The Craft of Reviewing Print

On another tack, my day job is reviewing. I have a weekly column in M magazine, Sunday AGE. Here I review anything except books for the younger reader, that being Fran Atkinson's patch (on the same page). And I have just sent a stern note to a publicist asking her please not to send me any more serial killer novels, as I have developed this terrible allergy to them.

Reviewing is a tricky job. You have to identify the audience for the book (sometimes not what the publisher thinks it is). You then judge genre, and how well the book succeeds within that genre. And in that I include the literary novel. Such concerns are quite apart from whether you know the author or not. My rule of thumb is no friends, enemies, people with whom you have a professional relationship, and sensitive little plants. Even if the latter are six foot tall macho novelists who are old and ugly enough to know better.

Sometimes reviewing is a license is to be well, pernickety. I once told a publisher that having a mention of EAST LYNN by Mrs Humphrey Ward in a novel was a turn-off, as both title and author were wrong. For those who like Victoriana, it should have been Mrs Henry Wood's EAST LYNNE, one of the defining popular fiction blockbusters of the age. I invented an alter ego for my reviews, the Pedant from Hell, who helpfully points out such faults. I now find that people think it is my other half. No, just my other self.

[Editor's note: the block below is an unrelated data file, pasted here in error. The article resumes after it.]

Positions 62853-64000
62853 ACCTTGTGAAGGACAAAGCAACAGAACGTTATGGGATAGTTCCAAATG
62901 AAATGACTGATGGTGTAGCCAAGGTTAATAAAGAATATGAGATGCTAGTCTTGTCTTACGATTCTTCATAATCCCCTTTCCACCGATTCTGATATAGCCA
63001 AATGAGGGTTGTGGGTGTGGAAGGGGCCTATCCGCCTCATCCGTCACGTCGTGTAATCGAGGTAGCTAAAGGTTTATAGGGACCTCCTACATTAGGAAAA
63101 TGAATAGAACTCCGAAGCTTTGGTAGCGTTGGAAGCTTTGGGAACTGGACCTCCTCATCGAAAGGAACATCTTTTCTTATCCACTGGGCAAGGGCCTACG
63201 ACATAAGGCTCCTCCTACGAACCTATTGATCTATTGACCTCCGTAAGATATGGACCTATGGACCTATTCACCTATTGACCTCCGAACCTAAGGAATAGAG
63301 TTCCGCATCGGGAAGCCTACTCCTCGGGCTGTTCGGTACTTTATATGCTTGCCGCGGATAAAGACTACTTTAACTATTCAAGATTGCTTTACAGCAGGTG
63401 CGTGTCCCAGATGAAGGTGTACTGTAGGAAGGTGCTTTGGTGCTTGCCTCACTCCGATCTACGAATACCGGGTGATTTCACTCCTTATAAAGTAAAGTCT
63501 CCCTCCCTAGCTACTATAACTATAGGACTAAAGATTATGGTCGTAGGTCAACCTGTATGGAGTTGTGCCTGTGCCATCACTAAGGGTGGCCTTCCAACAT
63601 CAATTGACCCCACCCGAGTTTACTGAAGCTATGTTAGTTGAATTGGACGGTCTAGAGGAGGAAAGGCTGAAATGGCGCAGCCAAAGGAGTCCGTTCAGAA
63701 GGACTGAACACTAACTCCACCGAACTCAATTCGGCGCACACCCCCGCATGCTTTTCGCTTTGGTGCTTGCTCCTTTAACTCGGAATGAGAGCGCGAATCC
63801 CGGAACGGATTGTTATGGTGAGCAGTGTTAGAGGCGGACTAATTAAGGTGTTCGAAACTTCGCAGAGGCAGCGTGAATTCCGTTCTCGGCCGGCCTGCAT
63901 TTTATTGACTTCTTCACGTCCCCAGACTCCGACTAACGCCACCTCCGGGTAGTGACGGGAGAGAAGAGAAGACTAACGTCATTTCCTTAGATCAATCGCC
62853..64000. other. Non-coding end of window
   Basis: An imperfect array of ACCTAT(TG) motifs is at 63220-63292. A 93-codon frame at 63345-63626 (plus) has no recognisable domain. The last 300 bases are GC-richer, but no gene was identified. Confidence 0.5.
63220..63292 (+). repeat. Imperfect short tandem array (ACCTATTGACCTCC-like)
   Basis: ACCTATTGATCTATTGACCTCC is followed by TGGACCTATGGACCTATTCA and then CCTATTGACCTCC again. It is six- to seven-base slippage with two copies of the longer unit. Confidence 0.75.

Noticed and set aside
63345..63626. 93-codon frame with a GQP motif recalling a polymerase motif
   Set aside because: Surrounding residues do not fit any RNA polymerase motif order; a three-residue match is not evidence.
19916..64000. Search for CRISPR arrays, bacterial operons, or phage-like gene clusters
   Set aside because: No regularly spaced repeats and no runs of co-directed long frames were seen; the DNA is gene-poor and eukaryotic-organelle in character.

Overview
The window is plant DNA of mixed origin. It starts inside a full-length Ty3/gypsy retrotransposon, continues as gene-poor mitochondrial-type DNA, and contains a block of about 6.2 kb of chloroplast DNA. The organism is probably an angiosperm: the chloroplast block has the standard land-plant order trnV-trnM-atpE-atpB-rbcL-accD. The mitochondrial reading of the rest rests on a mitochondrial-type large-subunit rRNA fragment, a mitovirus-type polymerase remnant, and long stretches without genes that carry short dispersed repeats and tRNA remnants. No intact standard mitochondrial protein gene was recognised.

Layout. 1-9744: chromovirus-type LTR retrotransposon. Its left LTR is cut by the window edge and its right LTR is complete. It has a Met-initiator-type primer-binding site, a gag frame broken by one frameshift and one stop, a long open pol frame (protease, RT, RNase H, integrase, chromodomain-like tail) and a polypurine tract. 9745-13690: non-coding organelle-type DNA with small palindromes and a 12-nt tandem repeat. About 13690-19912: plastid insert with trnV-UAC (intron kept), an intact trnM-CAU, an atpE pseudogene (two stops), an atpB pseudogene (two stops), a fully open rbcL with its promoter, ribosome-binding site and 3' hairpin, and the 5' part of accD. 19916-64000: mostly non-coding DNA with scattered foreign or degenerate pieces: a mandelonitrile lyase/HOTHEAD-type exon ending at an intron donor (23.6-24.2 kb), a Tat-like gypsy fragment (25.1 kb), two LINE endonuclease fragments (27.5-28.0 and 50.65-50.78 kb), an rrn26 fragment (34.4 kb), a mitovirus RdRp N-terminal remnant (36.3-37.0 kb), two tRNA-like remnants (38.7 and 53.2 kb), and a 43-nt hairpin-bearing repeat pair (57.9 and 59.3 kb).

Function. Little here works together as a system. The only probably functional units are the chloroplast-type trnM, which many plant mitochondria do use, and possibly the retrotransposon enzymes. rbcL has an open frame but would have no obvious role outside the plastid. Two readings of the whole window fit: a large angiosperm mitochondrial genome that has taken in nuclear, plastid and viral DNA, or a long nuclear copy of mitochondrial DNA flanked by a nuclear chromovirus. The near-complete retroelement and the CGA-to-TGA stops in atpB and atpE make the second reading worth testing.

At the Scribe Party last week, I met another reviewer for the first time. We both found we carry review books around with us. Mine was Joe Hilll's HORNS. "Can I show you something?" she said, and went off to fetch her current new release.

"Now," she said, opening her book, " does this paragraph make any sense to you?"

I looked at it. "Is that an allusion to Mary Shelley's FRANKENSTEIN?"


"I don't think it does make any sense even with the allusion."

She turned back to the first page.

"And what do you make of the opening paragraph?"

In retrospect I should have said: a mud pie. But words failed me. I think I said: "Oh dear."

Somehow I think neither of us will review the book.